By Hugh Lashbrooke WordPress 5.0 is almost ready for release, including an all-new content editing experience. Volunteers all across the project are gearing up for the launch and making sure everything is ready. Read on to find out what’s been happening and how you can get involved.
WordPress 5.0 Close to Launch
The release date for WordPress 5.0 has not yet been set, but the second release candidate (RC) is now available. The final release date will be determined based on feedback and testing of this RC. The Core development team has been posting daily updates on the progress of their work on v5.0, with the number of open issues for this release decreasing every day.
The primary feature of this release is the new editor that will become the default WordPress experience going forward. A number of people have been seeking more direct feedback from the release leads about the progress of this release, which @matt has facilitated by hosting one-to-one discussions with anyone in the community who wanted to talk with him about it. He has also published an extended FAQ covering many of the questions people have been asking.
Alongside the development of the new editor, the Mobile team has been working hard to bring the WordPress mobile apps up to speed. They plan to make a beta version available in February 2019.
Want to get involved in developing WordPress Core in 5.0 and beyond? Follow the Core team blog and join the #core channel in the Making WordPress Slack group.
New WordPress Support Platform Goes Live
WordPress user documentation has long been hosted on the WordPress Codex, but for the past couple of years an ambitious project has been underway to move that content to a freshly-built WordPress-based platform. This project, named “HelpHub,” is now live and the official home of WordPress Support.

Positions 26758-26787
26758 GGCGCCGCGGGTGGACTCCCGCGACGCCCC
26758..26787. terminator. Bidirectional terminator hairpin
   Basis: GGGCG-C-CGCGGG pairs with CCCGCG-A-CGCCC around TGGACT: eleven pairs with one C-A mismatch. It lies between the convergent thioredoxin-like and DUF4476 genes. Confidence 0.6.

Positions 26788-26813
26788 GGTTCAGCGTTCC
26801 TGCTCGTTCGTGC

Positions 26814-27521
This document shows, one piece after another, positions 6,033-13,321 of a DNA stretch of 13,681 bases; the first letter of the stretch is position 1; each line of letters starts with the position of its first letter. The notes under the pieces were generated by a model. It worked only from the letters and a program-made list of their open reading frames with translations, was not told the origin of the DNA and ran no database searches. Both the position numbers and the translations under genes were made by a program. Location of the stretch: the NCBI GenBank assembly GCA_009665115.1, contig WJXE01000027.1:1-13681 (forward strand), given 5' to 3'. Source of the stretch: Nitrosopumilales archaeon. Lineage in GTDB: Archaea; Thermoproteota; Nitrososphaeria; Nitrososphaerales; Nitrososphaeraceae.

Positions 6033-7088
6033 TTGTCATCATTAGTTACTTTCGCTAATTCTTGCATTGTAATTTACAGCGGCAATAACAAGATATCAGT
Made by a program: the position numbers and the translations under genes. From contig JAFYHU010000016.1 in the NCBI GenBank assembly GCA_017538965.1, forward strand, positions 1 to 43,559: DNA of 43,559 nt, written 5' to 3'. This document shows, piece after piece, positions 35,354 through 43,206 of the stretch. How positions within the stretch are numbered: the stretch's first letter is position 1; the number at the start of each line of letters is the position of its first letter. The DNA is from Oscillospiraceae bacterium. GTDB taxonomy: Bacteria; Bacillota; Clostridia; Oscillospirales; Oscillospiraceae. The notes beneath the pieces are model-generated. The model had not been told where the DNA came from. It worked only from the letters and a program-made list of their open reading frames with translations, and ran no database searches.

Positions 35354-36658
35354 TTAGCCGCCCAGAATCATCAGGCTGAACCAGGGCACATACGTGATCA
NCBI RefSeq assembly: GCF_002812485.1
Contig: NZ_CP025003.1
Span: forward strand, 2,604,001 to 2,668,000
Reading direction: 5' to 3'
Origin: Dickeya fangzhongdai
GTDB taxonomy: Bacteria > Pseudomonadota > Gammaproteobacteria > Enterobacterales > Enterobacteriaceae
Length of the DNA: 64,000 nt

There is still plenty of content that needs to be migrated from the Codex to HelpHub, but the initial move is done and the platform is ready to have all WordPress’ user documentation moved across. HelpHub will be the first place for support, encouraging users to find solutions for themselves before posting in the forums.
Want to get involved in populating HelpHub with content, or with its future development? Follow the Documentation team blog and join the #docs channel in the Making WordPress Slack group.
Spanish WordPress Community Pushes Translations Forward
The WordPress community in Spain has been hard at work making sure as much of the WordPress project as possible is available in Spanish. They have recently translated more of the project than ever — including WordPress Core, WordPress.org, the mobile apps and the top 120 plugins in the Directory.
This achievement has largely been possible due to the fact that the Spanish translation team has over 2,500 individuals contributing to it, making it the largest translation team across the whole project.
Want to get involved in translating WordPress into your local language? You can jump straight into translations, follow the Polyglots team blog and join the #polyglots channel in the Making WordPress Slack group.
All volunteer teams have checked in with their latest quarterly updates.The WordPress Support Team is hosting an orientation for new Support volunteers on December 9.Tickets are now available to watch the WordCamp US livestream for free.WordPress Core has switched to a WP-CLI command for generating localization files.WordPress Coding Standards v1.2.0 has been released with some really useful improvements.The first ever WordCamp Nordic is taking place on March 7-8, 2019 with ticket sales now open.The WordCamp Incubator program is going very well this year — you can see the latest updates here.The Mobile Team is looking for testers for the upcoming v11.3 release of the WordPress mobile apps on Android and iOS.The WordCamp Europe team is looking for local communities to apply to be the host city for the 2020 event.If you have a story we should consider including in the next “Month in WordPress” post, please submit it here.